There’s an impressive list of non-technical founders that successfully built technology startups. The most notable being Steve Jobs.
Now, I have a little experience as a non-technical founder of a technology company. Even though I have a BSEE, I hadn’t designed the products we were developing ( Analog Integrated Circuits) in years.
So there was really only one option for me if I wanted to build a technology company:
I needed to find what you need to find: A great VP Engineering/CTO.
You should put all your energy into finding this person before you do anything else. Just like Steve Jobs needed Steve Wozniak in order to get Apple off the ground, I needed a great VP Engineering/CTO to get my company off the ground.
This person will be critical to your success because, until you find this person, it’s going to be really difficult to get started.
It took me about ten months to recruit Jeroen, the incredible VP Engineering I ended up working with, and it was worth it. Without Jeroen, there was no way I would have been able to get my company off the ground.
I had several challenges that you’ll likely have too that having a great VP engineering/CTO helped solve:
- Recruiting engineers became much easier with a great VP Engineering/CTO, and…
- Developing our first products was straightforward with a great VP Engineering/CTO, and…
- Investors didn’t question the credibility of the team once we had a great VP Engineering.CTO.
Now, you can’t abandon the technical side of the business just because you have a great VP Engineering.
Jeroen ran the show on the technical side of the company, but I was still heavily involved, and you should be too. Here are a few tips that will help you:
A. You should be involved in recruiting every engineer.
This doesn’t mean you are going to do a deep dive technical interview on each candidate. It does mean you will interview every engineer.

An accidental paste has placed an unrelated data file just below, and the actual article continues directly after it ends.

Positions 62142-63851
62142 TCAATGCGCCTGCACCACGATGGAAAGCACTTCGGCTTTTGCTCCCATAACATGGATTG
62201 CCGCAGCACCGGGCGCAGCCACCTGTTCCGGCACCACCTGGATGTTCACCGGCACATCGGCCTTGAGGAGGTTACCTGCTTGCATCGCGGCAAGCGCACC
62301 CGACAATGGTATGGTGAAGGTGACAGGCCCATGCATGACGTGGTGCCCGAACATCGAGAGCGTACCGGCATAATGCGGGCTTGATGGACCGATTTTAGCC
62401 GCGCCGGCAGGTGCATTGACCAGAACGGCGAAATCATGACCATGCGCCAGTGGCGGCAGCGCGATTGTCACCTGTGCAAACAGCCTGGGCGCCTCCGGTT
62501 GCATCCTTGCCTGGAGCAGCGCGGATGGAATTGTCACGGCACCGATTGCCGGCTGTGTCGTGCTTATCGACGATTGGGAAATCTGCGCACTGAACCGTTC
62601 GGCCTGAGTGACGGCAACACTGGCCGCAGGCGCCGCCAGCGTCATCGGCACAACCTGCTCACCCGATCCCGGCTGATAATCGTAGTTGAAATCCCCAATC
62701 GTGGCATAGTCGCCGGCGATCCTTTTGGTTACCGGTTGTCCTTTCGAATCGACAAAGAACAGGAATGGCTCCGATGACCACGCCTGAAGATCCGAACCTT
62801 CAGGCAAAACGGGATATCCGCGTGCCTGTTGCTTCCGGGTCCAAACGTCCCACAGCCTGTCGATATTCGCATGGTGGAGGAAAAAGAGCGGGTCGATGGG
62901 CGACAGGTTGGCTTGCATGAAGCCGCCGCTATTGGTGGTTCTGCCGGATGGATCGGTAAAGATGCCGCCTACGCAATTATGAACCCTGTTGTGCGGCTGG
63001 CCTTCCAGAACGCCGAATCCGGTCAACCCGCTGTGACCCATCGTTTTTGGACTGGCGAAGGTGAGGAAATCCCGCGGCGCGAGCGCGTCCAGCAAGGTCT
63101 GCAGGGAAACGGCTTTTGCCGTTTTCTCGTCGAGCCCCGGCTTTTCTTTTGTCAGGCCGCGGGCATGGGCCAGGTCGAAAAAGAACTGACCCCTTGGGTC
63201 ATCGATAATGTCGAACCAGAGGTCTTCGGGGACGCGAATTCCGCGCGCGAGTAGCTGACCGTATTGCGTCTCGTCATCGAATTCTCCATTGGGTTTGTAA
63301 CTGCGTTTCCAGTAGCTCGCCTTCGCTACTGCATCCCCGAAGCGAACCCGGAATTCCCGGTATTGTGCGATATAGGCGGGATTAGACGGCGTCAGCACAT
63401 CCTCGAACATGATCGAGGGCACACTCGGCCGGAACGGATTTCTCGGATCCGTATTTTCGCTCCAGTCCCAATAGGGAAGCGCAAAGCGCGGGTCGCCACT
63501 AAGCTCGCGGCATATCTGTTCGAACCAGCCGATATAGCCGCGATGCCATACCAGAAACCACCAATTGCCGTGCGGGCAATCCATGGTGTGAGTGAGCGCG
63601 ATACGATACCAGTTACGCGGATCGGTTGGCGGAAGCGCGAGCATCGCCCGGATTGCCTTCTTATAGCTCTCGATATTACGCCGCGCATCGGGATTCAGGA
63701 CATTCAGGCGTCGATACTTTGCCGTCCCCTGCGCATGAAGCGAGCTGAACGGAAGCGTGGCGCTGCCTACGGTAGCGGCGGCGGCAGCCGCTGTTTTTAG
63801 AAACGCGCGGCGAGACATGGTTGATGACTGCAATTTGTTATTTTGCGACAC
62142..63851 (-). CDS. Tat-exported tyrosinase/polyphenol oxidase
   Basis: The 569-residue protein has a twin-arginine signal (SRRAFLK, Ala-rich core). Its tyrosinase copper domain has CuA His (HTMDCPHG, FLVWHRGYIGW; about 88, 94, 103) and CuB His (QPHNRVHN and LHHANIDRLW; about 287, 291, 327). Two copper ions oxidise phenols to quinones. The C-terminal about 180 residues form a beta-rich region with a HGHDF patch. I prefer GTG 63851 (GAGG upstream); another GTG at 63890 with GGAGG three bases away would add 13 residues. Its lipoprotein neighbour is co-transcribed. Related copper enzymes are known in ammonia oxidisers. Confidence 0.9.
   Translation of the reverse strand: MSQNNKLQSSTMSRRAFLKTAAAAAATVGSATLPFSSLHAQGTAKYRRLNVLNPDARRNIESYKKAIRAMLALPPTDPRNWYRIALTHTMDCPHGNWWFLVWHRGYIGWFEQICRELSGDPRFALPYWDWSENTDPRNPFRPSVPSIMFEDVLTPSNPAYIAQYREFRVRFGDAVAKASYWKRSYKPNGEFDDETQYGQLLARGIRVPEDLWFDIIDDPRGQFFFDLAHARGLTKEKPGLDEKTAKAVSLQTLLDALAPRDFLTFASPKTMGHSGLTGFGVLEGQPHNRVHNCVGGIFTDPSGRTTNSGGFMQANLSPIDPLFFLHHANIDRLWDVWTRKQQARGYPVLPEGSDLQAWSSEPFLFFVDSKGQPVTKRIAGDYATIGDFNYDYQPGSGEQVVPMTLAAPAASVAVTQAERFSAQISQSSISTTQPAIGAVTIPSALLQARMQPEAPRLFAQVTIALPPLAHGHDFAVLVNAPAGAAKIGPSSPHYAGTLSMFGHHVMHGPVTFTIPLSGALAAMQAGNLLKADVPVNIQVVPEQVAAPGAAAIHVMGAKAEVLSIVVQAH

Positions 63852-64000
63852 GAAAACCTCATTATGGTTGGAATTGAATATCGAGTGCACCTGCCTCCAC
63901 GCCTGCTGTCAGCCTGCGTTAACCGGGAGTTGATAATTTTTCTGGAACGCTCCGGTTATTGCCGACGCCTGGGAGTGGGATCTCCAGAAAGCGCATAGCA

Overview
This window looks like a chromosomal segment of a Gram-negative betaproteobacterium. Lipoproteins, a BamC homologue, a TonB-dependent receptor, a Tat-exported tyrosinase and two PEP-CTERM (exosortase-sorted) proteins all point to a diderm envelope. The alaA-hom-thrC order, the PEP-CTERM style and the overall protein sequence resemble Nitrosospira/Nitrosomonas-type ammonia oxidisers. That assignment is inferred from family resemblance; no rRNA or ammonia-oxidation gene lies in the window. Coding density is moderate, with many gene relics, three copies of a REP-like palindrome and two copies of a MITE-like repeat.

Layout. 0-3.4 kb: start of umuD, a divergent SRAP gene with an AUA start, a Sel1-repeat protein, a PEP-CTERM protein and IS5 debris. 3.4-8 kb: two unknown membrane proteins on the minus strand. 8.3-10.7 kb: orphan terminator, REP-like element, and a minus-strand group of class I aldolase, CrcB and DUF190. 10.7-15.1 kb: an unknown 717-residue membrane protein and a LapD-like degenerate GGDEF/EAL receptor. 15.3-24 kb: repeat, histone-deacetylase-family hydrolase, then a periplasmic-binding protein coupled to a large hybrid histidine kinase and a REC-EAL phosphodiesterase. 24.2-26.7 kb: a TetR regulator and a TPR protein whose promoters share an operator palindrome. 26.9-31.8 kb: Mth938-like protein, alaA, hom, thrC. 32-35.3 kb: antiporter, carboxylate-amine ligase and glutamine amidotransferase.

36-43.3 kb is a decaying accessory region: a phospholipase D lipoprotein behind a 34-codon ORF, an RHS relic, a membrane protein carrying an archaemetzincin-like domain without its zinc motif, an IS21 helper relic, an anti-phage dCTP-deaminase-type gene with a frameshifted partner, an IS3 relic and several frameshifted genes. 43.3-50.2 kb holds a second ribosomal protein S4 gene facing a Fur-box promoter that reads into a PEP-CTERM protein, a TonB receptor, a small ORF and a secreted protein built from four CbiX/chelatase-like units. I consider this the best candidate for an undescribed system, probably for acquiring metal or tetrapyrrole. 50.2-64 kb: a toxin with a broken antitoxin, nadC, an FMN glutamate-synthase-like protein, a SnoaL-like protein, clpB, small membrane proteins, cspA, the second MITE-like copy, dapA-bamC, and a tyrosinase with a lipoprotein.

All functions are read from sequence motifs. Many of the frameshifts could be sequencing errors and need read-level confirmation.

And the candidates are going to want to meet you too because you are the CEO. You are simultaneously selling the company to every candidate, answering questions about the company, and you are determining if you want to work with the candidate.
Your input in the recruiting process is invaluable. Yes, you may not be technical, but you do know the culture you want for your company, so you know if a candidate is a good cultural fit or not.
B. You should be involved in the technical management and engineering review meetings.
I used to go to every design review, and I learned a ton.
You learn about the process your team is following. You learn how well prepared the team is. And you learn about the capabilities of the various leaders.
You will also learn who has management capability too. And finding good engineers that want to be engineering managers is difficult, so it's critical to your long term success to find them and groom them.
By going to the engineering meetings, you’re also showing your engineering team the importance of what they are doing. So this is a pretty important meeting to go to.
C. It’s okay for you to challenge what your engineering team is doing.
Finally, use your intuition and common sense to guide you. If you sense something is wrong, then it probably is wrong.
For example, another key meeting that I attended regularly was our engineering development meeting. This was a review meeting with all the engineers on their projects.
The engineers would report on the status of their projects, so we knew what was ahead of schedule, on schedule, or behind schedule. The challenge is you will have some projects that are behind schedule.
In our case, one of our most important developments was way behind schedule. The engineer, someone we thought was really capable, was floundering. It was clear to me and Jeroen that he wasn’t going to make it.
I pulled the engineer into my office, and it turned out he had a family emergency that was distracting him. He didn’t want to let us down, but his focus wasn’t at work.
So, I spoke with Jeroen, and he agreed we should reshuffle what the team was working on. We put Sid, one of our best engineers, on the project, and we let the other engineer take a leave of absence to deal with his family issue.
Everybody won. Sid successfully completed the project, and the engineer came back to work three months later with his family emergency resolved.
The key to successfully working with technical people when you are not technical is being yourself.
You’ve lost the minute you try and prove your technical prowess. No one is expecting you to be a technical genius.
However, your engineering team is expecting you to be great leader. And a big part of being a great leader is finding a great VP Engineering/CTO to partner with you on your journey.
There you have it. My tips for how you, as a non technical CEO, can have startup success growing your tech startup.